By Angel Carreras
If you’ve seen clips of the film Rampage, you may have been struck with awe by a certain character.
A large, towering, mountain of muscle, oozing with charisma and charm who can oscillate between friendly to fierce at the drop of a hat, dominating every scene he’s in.
No, not Dwayne “The Rock” Johnson, we’re talking about the gigantic, CGI ape in the monster movie, George. Err, well, the man behind the CGI ape.
George is played by actor Jason Liles, a motion capture actor you’ve definitely seen before. Not his face particularly, but the way he embodies characters.
In his brief but memorable career thus far, Liles has played creatures ranging from aliens in Men in Black 3 to Ryuk in Netflix’s Death Note and will soon be bringing King Ghidorah to life in Godzilla: King of the Monsters.
Liles talked to ComicsBeat about bringing a character like George to life and his career thus far.
You grew up from humble beginning in Tennessee. Was being in movies always the goal?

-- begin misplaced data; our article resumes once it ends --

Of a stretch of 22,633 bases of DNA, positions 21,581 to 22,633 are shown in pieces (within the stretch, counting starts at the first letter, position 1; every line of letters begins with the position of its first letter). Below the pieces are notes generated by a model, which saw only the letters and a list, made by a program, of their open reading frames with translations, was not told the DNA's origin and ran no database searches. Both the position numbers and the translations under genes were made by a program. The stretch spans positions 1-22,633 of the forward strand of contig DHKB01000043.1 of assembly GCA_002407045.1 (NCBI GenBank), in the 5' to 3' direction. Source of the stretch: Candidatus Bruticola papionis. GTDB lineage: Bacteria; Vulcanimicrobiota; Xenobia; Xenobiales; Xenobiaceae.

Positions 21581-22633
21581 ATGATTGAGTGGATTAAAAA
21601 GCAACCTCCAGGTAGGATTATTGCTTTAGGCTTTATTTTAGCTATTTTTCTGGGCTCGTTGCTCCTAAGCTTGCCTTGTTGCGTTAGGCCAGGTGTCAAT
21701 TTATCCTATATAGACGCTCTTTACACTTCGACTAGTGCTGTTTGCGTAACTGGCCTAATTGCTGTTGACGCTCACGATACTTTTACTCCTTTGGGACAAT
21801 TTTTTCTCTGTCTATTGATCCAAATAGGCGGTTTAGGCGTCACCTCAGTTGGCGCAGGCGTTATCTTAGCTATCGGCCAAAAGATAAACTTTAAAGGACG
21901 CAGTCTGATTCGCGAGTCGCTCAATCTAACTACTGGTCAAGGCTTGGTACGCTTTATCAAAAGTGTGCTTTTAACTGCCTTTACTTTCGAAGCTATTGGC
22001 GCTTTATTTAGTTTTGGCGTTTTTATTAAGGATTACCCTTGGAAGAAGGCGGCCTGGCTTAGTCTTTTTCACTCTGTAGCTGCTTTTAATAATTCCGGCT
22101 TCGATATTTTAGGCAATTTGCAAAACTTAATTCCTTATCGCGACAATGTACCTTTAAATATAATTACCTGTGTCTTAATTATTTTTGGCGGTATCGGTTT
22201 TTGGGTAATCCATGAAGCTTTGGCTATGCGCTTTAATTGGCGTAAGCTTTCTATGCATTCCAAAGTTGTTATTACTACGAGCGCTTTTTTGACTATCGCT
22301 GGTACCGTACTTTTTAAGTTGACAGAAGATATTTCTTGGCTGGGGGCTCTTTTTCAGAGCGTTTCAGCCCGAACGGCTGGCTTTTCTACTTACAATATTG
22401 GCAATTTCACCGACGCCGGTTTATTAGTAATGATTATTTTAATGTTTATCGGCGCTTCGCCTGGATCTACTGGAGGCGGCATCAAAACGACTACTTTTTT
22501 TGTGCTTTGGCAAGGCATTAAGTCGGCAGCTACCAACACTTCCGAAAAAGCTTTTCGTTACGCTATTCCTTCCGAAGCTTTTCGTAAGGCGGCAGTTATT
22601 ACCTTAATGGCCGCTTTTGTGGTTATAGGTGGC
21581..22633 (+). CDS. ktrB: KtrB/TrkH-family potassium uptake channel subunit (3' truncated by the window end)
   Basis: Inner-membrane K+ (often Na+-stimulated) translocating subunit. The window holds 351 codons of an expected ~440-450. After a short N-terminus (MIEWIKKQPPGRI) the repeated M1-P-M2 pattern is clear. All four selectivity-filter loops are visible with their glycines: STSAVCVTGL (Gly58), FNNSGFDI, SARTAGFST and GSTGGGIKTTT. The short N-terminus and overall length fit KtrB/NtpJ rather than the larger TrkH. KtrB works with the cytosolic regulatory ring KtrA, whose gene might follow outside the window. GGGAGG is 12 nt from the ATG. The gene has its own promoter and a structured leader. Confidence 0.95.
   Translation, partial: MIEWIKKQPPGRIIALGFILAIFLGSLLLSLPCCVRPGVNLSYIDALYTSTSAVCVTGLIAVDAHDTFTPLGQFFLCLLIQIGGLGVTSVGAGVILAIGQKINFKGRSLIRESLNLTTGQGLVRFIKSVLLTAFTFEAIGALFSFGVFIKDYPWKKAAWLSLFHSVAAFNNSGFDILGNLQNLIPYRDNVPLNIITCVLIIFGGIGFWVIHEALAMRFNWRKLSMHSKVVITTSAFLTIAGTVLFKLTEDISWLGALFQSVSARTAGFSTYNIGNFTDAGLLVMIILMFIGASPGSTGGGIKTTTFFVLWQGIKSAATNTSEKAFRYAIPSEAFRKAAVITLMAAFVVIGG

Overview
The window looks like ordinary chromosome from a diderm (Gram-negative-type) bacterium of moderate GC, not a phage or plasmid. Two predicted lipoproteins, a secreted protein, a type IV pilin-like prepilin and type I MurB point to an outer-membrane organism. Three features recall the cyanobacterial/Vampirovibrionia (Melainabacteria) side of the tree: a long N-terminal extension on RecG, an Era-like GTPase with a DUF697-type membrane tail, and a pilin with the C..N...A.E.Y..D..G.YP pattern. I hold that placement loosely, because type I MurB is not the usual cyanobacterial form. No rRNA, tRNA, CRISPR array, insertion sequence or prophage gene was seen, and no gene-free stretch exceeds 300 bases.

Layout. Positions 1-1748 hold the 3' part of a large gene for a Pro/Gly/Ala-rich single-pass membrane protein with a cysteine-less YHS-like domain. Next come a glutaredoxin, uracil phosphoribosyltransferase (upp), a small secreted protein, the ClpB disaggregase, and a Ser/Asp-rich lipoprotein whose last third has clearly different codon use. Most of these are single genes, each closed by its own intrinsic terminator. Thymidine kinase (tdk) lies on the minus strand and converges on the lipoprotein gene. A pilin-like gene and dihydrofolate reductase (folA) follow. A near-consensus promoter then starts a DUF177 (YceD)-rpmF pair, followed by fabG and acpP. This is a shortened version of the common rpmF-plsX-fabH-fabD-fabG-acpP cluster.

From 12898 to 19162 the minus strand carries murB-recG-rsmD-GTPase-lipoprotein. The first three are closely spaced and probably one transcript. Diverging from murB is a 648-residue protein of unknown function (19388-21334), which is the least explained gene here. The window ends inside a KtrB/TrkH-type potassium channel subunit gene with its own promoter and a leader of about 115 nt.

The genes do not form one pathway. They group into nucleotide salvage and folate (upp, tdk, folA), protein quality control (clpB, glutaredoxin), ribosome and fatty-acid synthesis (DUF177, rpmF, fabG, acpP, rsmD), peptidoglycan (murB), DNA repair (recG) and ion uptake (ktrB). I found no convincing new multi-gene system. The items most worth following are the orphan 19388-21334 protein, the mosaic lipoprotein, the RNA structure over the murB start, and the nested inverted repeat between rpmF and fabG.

The dream that I always wanted to do and never thought would happen.
Let’s start with inspiration: if you have a dream and someone’s telling you that you can’t do it, forget that, trust yourself and go after what you want. It might take years, but you can do anything — Bill Gates, Steve Jobs, my coworker Dwayne Johnson, they all started from nowhere, so you can accomplish anything.
What role gave you your first big break?
I did shorts and stuff, but my first time on a big set playing something substantial was to play aliens in MIB with Rick freakin’ Baker. He’s won 7 Oscars for best makeup and he’s a living legend. The cast was great, but oh my gosh, Rick Baker.
That showed me I’m not too tall (laughs). Don’t listen to naysayers, I was told I was too tall for roles years. Baker and casters for these creature roles said you can even be taller! And that’s where I found these roles where I can fit.